Advanced Lung Cancer
Advanced cancer means that your cancer has spread from the area where it started. If it has spread to the area around the lung, it is called local spread. It can also spread to other areas of the body including the bones and brain. This is called secondary cancer or metastatic cancer. It is usually not possible to cure advanced cancer. The most common areas for lung cancer to spread to are:
- nearby lymph nodes
- the brain
- the liver
- the adrenal glands (small hormone glands just above your kidney)
- other parts of the lung or the other lung
Treatment is given to control the cancer and to improve your quality of life. This can be done for a long time. Treatments can involve surgery, chemotherapy, radiotherapy and biological therapy.
Coping with Advanced cancer
Finding out that you have an advanced cancer can be a shock. It’s common to feel uncertain and anxious, however, it can help to find out more about your cancer and the treatments you might have. Many people find that knowing more about their situation can make it easier to cope. It is important to remember that there is a lot of information and support available to you and your family and friends.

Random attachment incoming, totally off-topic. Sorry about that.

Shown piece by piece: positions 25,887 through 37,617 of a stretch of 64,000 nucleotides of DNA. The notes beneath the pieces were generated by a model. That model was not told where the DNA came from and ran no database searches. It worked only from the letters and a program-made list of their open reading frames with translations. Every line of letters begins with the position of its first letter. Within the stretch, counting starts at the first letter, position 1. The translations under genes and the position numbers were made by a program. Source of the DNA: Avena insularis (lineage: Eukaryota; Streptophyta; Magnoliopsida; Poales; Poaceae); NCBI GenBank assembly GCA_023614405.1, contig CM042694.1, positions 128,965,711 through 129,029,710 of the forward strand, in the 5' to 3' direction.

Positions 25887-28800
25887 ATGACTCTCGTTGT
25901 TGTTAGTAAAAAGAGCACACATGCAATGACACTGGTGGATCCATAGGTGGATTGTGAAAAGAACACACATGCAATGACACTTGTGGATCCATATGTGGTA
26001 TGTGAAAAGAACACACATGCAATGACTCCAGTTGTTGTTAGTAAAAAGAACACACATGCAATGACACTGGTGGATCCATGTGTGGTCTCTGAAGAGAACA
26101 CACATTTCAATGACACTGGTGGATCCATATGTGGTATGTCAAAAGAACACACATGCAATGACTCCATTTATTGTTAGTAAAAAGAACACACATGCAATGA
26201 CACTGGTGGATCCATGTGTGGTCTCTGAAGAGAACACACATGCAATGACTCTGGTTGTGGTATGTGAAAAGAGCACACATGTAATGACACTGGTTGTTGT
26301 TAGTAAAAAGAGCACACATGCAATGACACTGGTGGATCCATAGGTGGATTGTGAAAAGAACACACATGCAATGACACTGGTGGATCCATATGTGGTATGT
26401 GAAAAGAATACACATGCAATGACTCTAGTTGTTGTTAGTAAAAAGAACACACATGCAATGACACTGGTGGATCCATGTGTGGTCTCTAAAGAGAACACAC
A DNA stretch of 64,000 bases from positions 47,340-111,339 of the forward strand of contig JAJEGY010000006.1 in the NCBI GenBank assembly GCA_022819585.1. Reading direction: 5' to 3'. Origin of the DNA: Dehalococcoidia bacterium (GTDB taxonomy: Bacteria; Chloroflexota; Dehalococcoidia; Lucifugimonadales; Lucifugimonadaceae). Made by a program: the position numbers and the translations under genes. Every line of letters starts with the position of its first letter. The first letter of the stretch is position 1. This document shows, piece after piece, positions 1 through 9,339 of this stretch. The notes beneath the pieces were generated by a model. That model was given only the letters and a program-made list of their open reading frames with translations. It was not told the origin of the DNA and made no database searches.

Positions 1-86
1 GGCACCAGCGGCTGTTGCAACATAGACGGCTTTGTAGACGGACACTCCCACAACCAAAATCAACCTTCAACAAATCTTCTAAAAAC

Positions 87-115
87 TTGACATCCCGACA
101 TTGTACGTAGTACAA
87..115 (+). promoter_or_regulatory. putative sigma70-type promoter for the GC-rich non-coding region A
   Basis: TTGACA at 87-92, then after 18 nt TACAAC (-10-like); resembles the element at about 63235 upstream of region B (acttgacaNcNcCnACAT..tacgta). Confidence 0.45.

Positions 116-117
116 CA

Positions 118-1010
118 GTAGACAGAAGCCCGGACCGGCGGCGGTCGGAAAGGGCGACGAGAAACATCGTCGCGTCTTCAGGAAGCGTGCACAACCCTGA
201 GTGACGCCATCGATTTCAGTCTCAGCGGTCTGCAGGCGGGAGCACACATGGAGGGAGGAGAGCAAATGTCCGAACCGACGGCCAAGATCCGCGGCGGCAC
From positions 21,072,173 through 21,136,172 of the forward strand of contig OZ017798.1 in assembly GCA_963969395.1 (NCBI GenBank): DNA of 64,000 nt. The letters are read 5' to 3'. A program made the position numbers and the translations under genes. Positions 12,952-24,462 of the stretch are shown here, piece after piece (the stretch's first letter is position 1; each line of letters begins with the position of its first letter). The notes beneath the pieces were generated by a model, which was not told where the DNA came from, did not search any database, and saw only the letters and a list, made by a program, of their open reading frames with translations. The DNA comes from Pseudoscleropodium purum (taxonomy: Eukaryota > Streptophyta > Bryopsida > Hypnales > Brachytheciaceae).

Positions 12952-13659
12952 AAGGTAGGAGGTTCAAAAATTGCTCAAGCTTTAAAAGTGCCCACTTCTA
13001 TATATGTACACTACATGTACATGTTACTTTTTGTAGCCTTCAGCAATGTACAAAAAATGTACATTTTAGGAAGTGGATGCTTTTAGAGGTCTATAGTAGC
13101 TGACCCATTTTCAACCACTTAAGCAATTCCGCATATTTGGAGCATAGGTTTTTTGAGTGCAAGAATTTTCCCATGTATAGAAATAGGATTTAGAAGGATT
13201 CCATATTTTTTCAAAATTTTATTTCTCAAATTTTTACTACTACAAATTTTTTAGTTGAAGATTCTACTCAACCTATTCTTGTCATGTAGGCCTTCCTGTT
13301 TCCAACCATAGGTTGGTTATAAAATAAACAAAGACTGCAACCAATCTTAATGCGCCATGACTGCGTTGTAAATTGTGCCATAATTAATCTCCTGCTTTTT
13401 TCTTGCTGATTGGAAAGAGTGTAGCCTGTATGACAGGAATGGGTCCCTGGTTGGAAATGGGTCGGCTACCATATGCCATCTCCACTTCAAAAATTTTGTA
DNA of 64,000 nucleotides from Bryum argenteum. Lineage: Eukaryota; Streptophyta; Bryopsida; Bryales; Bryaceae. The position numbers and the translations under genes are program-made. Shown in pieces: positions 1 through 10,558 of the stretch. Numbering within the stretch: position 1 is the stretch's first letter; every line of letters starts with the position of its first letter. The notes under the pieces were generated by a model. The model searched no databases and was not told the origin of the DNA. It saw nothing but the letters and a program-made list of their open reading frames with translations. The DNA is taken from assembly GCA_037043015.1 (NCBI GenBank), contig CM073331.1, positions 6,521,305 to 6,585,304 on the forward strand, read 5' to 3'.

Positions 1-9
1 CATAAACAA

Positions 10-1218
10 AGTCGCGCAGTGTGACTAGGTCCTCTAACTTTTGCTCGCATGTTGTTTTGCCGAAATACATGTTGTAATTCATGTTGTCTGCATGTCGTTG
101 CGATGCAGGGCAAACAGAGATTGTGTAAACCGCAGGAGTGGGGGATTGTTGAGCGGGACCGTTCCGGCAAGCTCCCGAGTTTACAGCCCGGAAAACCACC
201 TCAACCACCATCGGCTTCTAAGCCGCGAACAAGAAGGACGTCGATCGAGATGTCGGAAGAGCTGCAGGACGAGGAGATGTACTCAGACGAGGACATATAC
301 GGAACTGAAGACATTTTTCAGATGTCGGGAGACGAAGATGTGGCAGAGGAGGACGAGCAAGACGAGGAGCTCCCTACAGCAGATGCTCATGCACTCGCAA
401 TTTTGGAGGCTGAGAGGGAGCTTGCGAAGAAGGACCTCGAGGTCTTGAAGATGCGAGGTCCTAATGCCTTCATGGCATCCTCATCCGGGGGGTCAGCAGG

Talk to your specialist to understand:
- what your diagnosis means
- what is likely to happen
- what treatment is available
- how treatment can help you
You may also be seen by the palliative care team at this time. This team are there to help with any symptoms you have and to support you and your family throughout your treatment. Palliative care is a free service for all patients with advanced cancer. You do not need medical insurance. Palliative care aims to improve the quality of life of patients and their families when their cancer can no longer be cured. As well as providing relief from pain, nausea and other symptoms, palliative care offers support and comfort to patients and their families. For more information on palliative care, see this short video from the Irish Association for Palliative Care.